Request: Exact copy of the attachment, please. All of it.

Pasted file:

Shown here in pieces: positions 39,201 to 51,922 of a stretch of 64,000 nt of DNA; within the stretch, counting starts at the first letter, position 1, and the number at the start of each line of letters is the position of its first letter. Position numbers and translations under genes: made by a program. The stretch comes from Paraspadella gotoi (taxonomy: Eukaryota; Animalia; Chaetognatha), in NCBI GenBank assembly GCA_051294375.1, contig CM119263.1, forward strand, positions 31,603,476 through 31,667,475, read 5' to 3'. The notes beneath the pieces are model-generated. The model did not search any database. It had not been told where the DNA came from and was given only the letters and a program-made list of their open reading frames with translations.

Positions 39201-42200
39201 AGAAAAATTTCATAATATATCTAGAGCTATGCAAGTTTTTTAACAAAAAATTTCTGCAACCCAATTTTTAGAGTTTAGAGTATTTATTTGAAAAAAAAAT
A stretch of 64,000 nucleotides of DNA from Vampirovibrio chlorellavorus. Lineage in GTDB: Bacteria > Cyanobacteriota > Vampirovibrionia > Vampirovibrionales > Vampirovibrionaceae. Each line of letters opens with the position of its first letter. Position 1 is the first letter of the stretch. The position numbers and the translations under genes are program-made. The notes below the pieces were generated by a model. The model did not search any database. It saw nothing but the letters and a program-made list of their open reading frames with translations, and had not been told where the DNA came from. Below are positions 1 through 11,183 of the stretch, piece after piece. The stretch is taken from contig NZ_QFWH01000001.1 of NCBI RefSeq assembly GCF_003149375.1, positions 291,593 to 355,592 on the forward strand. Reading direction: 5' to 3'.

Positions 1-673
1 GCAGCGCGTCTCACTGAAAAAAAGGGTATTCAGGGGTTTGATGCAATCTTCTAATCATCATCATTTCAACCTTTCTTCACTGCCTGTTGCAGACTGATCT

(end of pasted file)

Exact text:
Shown here in pieces: positions 39,201 to 51,922 of a stretch of 64,000 nt of DNA; within the stretch, counting starts at the first letter, position 1, and the number at the start of each line of letters is the position of its first letter. Position numbers and translations under genes: made by a program. The stretch comes from Paraspadella gotoi (taxonomy: Eukaryota; Animalia; Chaetognatha), in NCBI GenBank assembly GCA_051294375.1, contig CM119263.1, forward strand, positions 31,603,476 through 31,667,475, read 5' to 3'. The notes beneath the pieces are model-generated. The model did not search any database. It had not been told where the DNA came from and was given only the letters and a program-made list of their open reading frames with translations.

Positions 39201-42200
39201 AGAAAAATTTCATAATATATCTAGAGCTATGCAAGTTTTTTAACAAAAAATTTCTGCAACCCAATTTTTAGAGTTTAGAGTATTTATTTGAAAAAAAAAT
A stretch of 64,000 nucleotides of DNA from Vampirovibrio chlorellavorus. Lineage in GTDB: Bacteria > Cyanobacteriota > Vampirovibrionia > Vampirovibrionales > Vampirovibrionaceae. Each line of letters opens with the position of its first letter. Position 1 is the first letter of the stretch. The position numbers and the translations under genes are program-made. The notes below the pieces were generated by a model. The model did not search any database. It saw nothing but the letters and a program-made list of their open reading frames with translations, and had not been told where the DNA came from. Below are positions 1 through 11,183 of the stretch, piece after piece. The stretch is taken from contig NZ_QFWH01000001.1 of NCBI RefSeq assembly GCF_003149375.1, positions 291,593 to 355,592 on the forward strand. Reading direction: 5' to 3'.

Positions 1-673
1 GCAGCGCGTCTCACTGAAAAAAAGGGTATTCAGGGGTTTGATGCAATCTTCTAATCATCATCATTTCAACCTTTCTTCACTGCCTGTTGCAGACTGATCT